Dotnet logo

The .NET Tools Blog

Essential productivity kit for .NET developers


More TypeScript Support in ReSharper 8.2

When we announced TypeScript Support in ReSharper 8.1, we promised you a lot more to come. It’s time to deliver on that promise. Here are some of the things we’ve added in ReSharper 8.2:

  • Support for generics as well as many improvements to ReSharper’s type resolution mechanisms.
  • Create from usage lets you start using code constructs first and create them later.
    ReSharper 8.2 TypeScript Create from usage
    This mechanism supports creation of many different constructs such as creation of modules or enum members from usage. ReSharper now also honors Member Generation settings for usage-generated TypeScript code.
  • Compiler-defined errors (only syntax errors, for now) are highlighted. These errors are accompanied with over 50 quick-fixes:
    ReSharper 8.2 TypeScript Make all overloads public or private
  • Naming support has been added: ReSharper will now check your code against the TypeScript naming settings:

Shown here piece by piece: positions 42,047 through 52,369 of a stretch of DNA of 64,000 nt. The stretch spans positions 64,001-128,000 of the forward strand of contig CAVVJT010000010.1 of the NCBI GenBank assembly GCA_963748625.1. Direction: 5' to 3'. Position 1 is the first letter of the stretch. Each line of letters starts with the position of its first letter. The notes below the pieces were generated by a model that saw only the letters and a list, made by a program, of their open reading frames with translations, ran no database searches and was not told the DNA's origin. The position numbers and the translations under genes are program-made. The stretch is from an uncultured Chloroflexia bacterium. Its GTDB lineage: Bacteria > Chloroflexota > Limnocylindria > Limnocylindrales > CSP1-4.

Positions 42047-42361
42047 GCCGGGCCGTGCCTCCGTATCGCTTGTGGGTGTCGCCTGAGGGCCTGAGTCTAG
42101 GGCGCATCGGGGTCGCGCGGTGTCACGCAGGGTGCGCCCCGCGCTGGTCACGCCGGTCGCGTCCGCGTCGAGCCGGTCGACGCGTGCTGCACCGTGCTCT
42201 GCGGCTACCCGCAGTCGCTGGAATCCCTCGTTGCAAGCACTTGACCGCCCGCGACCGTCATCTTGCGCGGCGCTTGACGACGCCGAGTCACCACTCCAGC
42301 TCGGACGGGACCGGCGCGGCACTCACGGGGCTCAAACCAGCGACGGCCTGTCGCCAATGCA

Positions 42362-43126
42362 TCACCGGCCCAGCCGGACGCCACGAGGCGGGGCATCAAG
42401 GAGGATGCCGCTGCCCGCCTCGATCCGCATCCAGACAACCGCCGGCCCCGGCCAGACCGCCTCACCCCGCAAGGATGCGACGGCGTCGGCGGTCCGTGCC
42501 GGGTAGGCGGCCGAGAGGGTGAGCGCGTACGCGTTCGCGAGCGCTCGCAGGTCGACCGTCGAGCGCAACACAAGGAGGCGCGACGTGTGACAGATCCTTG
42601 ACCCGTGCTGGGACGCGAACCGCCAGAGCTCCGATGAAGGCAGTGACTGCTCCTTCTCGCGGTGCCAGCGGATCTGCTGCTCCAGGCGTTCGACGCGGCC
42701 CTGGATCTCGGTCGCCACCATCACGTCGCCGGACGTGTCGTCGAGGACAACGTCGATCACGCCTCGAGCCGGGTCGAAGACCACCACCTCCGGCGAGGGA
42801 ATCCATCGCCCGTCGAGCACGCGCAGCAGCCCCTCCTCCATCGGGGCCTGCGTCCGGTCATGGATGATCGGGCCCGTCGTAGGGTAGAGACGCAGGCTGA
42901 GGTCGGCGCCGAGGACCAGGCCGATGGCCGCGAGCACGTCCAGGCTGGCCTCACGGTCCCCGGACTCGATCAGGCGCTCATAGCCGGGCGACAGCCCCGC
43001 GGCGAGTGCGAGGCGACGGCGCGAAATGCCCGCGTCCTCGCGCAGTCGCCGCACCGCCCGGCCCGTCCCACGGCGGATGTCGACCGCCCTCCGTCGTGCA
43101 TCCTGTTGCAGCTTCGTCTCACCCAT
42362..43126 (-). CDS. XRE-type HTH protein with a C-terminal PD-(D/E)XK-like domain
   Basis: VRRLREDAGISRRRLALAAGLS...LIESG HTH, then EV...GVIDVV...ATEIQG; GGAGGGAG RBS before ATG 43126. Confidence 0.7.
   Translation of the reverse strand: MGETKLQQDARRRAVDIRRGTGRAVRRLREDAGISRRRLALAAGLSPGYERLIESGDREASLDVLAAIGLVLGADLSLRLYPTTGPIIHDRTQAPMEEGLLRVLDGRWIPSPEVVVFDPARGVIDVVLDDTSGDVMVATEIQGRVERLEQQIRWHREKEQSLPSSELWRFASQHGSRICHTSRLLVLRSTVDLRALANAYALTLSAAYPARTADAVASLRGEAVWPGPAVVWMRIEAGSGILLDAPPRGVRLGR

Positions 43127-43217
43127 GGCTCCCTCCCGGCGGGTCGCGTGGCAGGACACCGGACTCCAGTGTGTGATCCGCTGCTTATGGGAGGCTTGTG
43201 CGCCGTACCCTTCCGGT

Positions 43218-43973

ReSharper 8.2 TypeScript Inconsistent naming inspection
    and will offer to fix things for you:
    ReSharper 8.2 TypeScript Naming quick-fix
  • Navigation up and down the inheritance hierarchy (Alt+Home and Alt+End respectively) now works for both type declarations as well as type members.
  • Support for modules in navigation (Go to Symbol Shift+Alt+T/Go to Everything Ctrl+T):
  • The Import Module context action lets you automatically add the right import statements when an external module is used:
    ReSharper 8.2 TypeScript Import Module
  • Smart completion support (Ctrl+Alt+Space): ReSharper can filter out a completion list leaving only structurally compatible subtypes, as shown below:
    ReSharper TypeScript Smart Completion
  • Jasmine support, including support for version 2.0:
    ReSharper 8.2 TypeScript Jasmine Support

    To add support for Jasmine via TypeScript, simply include both original Jasmine (jasmine.js) as well as the DefinitelyTyped package (jasmine.d.ts) and then reference the .d.ts file via the <reference> construct, and you’re good to go. Your project will likely look something similar to this:

    ReSharper TypeScript Jasmine Project Structure

As always, we aim to deliver additional new features (and improvements to existing ones) in the near future. Meanwhile, we hope you enjoy this update that is available starting ReSharper 8.2 EAP. Until next time!

Discover more